Orbital-science investigation: Part C: photogrammetry of Apollo 15 photography

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Mapping of large areas of the Moon by photogrammetric methods was not seriously considered until the Apollo 15 mission. In this mission, a mapping camera system and a 61-cm optical-bar high-resolution panoramic camera, as well as a laser altimeter, were used. The mapping camera system comprises a 7.6-cm metric terrain camera and a 7.6-cm stellar camera mounted in a fixed angular relationship (an angle of 96° between the two camera axes). The metric camera has a glass focal-plane plate with reseau grids. The ground-resolution capability from an altitude of 110 km is approximately 20 m. Because of the auxiliary stellar camera and the laser altimeter, the resulting metric photography can be used not only for medium- and small-scale cartographic or topographic maps, but it also can provide a basis for establishing a lunar geodetic network. The optical-bar panoramic camera has a 135- to 180-line resolution, which is approximately 1 to 2 m of ground resolution from an altitude of 110 km. Very large scale specialized topographic maps for supporting geologic studies of lunar-surface features can be produced from the stereoscopic coverage provided by this camera.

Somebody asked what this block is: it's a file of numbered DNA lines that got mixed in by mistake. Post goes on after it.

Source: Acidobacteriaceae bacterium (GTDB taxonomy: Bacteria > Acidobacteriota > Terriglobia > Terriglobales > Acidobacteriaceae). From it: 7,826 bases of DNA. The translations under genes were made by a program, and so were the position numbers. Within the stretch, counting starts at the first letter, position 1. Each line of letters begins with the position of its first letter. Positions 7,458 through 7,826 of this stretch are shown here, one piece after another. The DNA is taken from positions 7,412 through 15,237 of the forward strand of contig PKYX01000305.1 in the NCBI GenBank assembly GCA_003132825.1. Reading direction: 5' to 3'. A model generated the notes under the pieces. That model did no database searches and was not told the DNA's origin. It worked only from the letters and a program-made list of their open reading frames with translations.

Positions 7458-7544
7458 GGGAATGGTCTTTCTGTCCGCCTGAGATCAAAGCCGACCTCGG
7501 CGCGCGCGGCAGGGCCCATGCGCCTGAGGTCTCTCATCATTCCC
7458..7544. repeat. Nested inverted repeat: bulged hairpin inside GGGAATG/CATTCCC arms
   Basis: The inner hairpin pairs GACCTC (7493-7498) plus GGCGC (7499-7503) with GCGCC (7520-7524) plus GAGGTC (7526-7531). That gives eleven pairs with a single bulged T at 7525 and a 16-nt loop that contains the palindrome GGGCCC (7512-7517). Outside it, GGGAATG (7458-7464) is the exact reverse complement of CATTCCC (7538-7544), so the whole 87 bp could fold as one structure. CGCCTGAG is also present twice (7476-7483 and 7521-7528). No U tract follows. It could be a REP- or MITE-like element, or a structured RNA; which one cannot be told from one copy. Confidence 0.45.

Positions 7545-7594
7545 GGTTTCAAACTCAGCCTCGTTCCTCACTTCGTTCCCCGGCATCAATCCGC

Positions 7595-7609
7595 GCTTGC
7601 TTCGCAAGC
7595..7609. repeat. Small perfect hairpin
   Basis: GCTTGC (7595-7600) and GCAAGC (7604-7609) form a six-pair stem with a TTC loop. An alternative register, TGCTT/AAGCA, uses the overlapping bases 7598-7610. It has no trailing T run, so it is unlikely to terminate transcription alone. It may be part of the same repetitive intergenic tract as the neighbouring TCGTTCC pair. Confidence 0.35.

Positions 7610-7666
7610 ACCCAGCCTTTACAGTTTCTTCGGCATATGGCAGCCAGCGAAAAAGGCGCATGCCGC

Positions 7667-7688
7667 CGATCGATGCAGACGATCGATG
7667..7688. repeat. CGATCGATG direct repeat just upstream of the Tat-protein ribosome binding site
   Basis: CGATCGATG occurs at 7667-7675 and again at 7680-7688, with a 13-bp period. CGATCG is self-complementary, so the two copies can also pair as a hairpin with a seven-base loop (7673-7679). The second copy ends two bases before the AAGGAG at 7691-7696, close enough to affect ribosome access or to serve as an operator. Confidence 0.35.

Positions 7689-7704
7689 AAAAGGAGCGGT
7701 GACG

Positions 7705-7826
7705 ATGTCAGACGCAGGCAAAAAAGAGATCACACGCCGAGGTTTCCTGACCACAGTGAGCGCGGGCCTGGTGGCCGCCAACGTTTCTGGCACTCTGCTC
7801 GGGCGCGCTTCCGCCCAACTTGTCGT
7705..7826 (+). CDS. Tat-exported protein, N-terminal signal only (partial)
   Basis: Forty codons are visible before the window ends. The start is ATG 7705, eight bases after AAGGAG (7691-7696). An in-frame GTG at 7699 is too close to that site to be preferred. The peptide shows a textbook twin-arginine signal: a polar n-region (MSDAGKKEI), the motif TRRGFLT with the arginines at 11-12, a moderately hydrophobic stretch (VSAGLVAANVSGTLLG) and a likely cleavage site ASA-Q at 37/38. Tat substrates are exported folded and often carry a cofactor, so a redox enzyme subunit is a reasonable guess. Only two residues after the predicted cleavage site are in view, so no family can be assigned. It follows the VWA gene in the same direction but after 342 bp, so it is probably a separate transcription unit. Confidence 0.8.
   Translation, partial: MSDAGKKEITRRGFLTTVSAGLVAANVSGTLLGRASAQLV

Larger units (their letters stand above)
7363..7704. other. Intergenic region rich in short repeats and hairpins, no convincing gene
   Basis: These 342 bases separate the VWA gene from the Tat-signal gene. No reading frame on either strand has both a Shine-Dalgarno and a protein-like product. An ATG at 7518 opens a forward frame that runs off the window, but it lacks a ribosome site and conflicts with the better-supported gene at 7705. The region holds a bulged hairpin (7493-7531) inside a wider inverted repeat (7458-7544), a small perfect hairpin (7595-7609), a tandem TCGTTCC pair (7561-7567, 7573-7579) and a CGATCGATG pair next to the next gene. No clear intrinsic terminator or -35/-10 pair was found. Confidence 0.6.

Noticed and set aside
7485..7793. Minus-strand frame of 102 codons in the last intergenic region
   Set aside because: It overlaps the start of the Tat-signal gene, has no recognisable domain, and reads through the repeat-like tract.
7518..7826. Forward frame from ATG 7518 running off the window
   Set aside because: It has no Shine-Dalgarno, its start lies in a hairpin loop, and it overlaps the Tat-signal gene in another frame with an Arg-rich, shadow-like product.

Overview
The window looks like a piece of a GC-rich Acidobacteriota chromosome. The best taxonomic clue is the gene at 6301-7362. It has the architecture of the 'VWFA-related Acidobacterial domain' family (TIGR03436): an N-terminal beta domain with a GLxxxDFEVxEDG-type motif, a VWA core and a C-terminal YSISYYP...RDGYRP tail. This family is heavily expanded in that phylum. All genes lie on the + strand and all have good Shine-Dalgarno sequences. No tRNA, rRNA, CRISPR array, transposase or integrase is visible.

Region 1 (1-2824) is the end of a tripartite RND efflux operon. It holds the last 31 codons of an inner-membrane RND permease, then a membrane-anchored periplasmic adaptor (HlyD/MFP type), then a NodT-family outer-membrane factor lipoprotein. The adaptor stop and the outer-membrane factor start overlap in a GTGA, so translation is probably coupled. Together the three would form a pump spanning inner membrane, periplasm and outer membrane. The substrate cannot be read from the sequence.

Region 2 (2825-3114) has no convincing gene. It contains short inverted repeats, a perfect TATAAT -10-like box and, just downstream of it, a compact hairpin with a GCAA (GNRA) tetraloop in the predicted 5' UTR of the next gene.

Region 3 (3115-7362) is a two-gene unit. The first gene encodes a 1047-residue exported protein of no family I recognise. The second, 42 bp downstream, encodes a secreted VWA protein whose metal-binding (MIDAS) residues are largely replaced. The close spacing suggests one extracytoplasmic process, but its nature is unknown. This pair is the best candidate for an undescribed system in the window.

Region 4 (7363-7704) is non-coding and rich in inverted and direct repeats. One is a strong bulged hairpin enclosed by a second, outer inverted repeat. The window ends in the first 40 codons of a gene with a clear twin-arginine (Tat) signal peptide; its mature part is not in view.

Additional publication details

Publication type Book chapter
Publication Subtype Book Chapter
Title Orbital-science investigation: Part C: photogrammetry of Apollo 15 photography
Series number 289
Year Published 1972
Language English
Publisher National Aeronautics and Space Administration
Publisher location Washington, D.C.
Contributing office(s) Astrogeology Science Center
Description 13 p.
Larger Work Type Report
Larger Work Subtype Federal Government Series
Larger Work Title Apollo 15 preliminary science report (NASA SP-289)
First page 25-36
Last page 25-48
Other Geospatial Moon
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